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Art : Arts and Crafts : Historical Memorabilia : 1900-1940s
Pamela Coleman Smith Orignal Drawings From Russian Ballet Book 1913 1.jpg

11 Original Drawings By Pamela Coleman Smith 1913 Russian Ballet Book by Ellen Terry and Pamela Coleman Smith

11 Original Drawings By Pamela Coleman Smith 1913 Russian Ballet Book


More Detailed images and description for each piece will be documented and coming soon. 

Pamela Colman Smith (1878-1951). If you’re a follower of the Tarot, you may recognize her name but surely know her art. A British born artist, writer, occultist, and activist, Smith is best known for illustrating the famous Rider-Waite-Smith tarot card deck, published in 1909.  But before and beyond that effort, Smith produced a lifetime of unparalleled and enigmatic work, including whimsical books and illustrations, Jamaican folklore, literary magazines, and even a small press she founded to support women writers. While Smith nearly always struggled to make a living in art, her enterprising spirit cast her out among the greatest cultural ringleaders of her time, including Alfred Stieglitz, William Butler Yeats, and Bram Stoker. 

Sturgis Antiques is pleased to have obtained a handful of original illustrations done by Smith in 1913 for the book, The Russian Ballet by Ellen Terry. These are truly rare, as only 13 of all 27 were thought to have survived until now. I came across them while evaluating the collection of a client whose family sold, commissioned and framed art in New York and Baltimore during the mid-nineteenth century. They were in a box and mounted to board with the original printer notes still attached. Upon finding these pieces, my reaction moved from disbelief to awe in a matter of seconds. Something like, “This is not real,” to, “Oh my God these are real!” and finally, “How did your family end up with these?” While my client does not know the exact answer, the work was most likely obtained through his family’s long standing connections with the art world. 

But back to Smith, because she’s fascinating.

She was born in England and at age 11, moved with her family to Jamaica, where she was introduced to folklore, and immersed herself in illustration and costume design. At age 15, she moved to Brooklyn to attend Pratt Institute. Smith left early without a degree but continued to pursue illustration and gained a reputation for “fanciful” and “suggestive” work, including her depiction of Lady Macbeth in the 1899 edition of Shakespeare’s Heroines Calendar. What set her version apart was her giving action and words to a woman not a man in her depiction of Lady Macbeth.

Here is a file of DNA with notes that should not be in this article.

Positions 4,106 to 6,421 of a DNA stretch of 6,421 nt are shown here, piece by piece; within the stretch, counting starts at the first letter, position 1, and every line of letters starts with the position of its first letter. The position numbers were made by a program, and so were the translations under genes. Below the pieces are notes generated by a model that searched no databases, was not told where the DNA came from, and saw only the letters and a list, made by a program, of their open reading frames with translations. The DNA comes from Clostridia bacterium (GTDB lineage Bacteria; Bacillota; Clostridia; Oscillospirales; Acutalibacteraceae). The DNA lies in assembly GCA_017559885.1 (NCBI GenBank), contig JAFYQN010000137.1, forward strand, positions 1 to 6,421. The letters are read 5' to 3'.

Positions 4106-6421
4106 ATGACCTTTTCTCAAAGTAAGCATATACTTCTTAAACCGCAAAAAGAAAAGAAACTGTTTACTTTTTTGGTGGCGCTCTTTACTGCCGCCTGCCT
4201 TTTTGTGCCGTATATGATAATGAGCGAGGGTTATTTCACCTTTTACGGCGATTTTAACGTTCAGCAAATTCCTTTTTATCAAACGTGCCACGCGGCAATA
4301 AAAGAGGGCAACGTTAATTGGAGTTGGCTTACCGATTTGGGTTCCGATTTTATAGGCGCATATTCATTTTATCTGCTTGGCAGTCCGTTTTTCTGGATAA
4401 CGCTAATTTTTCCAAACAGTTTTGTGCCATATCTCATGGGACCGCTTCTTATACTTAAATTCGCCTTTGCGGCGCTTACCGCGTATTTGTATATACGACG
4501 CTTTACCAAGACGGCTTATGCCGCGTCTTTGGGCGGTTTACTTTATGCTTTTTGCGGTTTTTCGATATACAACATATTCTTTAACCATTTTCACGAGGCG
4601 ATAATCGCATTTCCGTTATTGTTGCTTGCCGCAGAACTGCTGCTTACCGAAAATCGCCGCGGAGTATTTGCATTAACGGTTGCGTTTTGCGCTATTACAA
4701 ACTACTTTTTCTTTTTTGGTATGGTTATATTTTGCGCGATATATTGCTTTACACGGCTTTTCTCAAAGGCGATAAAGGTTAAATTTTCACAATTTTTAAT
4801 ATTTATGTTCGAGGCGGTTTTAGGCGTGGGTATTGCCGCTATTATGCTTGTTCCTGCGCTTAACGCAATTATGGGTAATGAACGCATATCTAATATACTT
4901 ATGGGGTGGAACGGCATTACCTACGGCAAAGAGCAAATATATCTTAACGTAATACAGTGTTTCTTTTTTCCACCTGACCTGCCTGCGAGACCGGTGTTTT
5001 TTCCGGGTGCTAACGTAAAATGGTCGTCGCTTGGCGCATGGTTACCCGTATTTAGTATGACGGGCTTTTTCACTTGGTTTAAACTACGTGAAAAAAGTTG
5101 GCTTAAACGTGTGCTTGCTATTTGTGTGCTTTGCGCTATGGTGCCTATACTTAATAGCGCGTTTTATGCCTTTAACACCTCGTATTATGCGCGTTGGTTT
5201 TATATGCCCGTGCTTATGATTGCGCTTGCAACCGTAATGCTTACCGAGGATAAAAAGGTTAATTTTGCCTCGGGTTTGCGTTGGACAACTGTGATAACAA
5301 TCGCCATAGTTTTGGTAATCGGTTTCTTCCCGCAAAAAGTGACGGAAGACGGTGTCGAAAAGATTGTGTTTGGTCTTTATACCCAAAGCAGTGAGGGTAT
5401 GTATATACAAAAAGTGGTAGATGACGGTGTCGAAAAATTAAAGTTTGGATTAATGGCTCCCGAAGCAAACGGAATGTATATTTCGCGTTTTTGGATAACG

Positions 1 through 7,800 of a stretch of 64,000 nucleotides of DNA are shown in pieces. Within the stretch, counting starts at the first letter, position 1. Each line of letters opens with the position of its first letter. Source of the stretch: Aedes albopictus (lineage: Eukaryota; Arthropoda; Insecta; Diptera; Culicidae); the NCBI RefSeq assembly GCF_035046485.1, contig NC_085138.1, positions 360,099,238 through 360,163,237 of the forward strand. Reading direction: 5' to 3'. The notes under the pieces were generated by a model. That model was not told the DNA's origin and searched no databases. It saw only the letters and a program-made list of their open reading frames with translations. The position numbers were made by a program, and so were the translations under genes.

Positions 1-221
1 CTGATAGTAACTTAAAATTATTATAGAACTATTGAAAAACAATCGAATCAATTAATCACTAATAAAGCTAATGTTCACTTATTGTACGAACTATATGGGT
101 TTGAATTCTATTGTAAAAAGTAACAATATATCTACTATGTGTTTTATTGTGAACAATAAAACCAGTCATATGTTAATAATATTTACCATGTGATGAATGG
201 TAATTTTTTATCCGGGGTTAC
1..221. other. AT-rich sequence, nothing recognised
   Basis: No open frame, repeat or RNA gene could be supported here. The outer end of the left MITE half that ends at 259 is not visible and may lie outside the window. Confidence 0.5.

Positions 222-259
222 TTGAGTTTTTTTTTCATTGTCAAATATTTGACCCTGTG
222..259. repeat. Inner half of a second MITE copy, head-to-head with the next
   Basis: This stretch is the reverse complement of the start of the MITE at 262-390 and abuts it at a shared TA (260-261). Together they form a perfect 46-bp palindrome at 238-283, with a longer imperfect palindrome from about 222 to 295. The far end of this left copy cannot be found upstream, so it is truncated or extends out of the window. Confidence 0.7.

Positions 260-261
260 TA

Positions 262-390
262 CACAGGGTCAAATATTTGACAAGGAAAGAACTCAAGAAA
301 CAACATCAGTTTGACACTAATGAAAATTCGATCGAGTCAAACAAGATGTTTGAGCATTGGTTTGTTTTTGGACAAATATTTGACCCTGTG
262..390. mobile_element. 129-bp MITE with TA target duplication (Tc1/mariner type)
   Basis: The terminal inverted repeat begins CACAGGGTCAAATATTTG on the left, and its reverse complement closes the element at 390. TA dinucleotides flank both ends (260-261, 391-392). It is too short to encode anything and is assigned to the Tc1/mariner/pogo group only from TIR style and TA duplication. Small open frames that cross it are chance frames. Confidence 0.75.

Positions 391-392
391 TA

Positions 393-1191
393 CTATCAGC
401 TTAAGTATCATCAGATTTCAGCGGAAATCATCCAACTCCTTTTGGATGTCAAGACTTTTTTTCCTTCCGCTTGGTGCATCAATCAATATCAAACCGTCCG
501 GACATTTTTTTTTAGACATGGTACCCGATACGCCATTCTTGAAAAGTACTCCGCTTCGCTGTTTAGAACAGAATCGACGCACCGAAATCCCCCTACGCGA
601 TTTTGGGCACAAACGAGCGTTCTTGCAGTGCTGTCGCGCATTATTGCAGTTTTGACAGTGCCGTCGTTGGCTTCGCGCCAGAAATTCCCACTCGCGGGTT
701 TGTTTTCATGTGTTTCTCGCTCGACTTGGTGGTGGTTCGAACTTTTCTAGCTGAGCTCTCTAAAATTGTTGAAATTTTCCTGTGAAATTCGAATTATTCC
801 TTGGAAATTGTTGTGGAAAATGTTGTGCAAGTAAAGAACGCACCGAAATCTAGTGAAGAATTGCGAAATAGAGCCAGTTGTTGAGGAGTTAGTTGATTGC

At 21, Smith moved to London, and began working on costume and stage design for the Lyceum Theatre group, which was led by Henry Irving, Bram Stoker and Ellen Terry. She became known as Pixie—a nickname given to her by Terry—because of her small stature and impish smile. It was also in London where Smith established weekly gatherings at her home for well-known artists, writers and actors. 

Over the next few years, Smith’s work was published in many high profile and respected magazines and journals in America and Europe. She illustrated several books on Jamaican folklore, English and Scottish ballads, and an entire alphabet of Shakespearean characters. “I never look up a costume, and yet I seem to know exactly what every character should wear,” she once said of her drawings. 

In 1902, Smith self-published The Green Sheaf—a literary magazine with contributions by established authors. Eventually, the magazine evolved into a small press focused on women writers. Smith was a well-known supporter of the growing Suffragette movement and through her own experience, had become disillusioned with male publishers. In the years that followed, she was prolific in her own art and gained more widespread recognition after participating in an exhibition curated by Alfred Stieglitz in 1907. She’d also been introduced to the Hermetic Order of the Golden Dawn, where she met and later followed writer Arthur Edward Waite to the Holy Order of the Golden Dawn. Waite commissioned Smith to illustrate his tarot deck. 

By 1910, Smith was involved in many book projects. This brings me to the collection of drawings she made for The Russian Ballet, which chronicles the rise of Ballet Russe from its founding in 1909 by Sergei Pavlovich Diaghilev. The Russian Ballet gave written attention to what was a new movement in ballet that focused on the “dramatic intensity of male dancers.” Smith’s accompanying illustrations captured the emotion behind these dancers, with special attention paid to Vaslav Nijinsky, who was considered to be the greatest male dancer of the early 20<sup>th</sup> century. The Russian Ballet was published by Sidgwick and Jackson in England and then by the Bobbs-Merrill Company in the United States, whose reputation had blossomed after they published The Wonderful Wizard of Oz by L. Frank Baum in 1900. 

Just after the end of WWI, Smith received an inheritance from a distant family member and settled in Cornwall. She converted to Catholicism and became somewhat of a recluse. She turned inward and began making art much in the same way she did as a child—quietly and for her own entertainment. 

Pamela Colman Smith’s life story is one of a woman who lit her own torch in an elite world of art and writing that was dominated by men. Despite this, she held steadfastly on to her own sense of whimsy and fantasy—in the beauty and strength she recognized and captured in all of her work. 

Detail photos Click to enlarge

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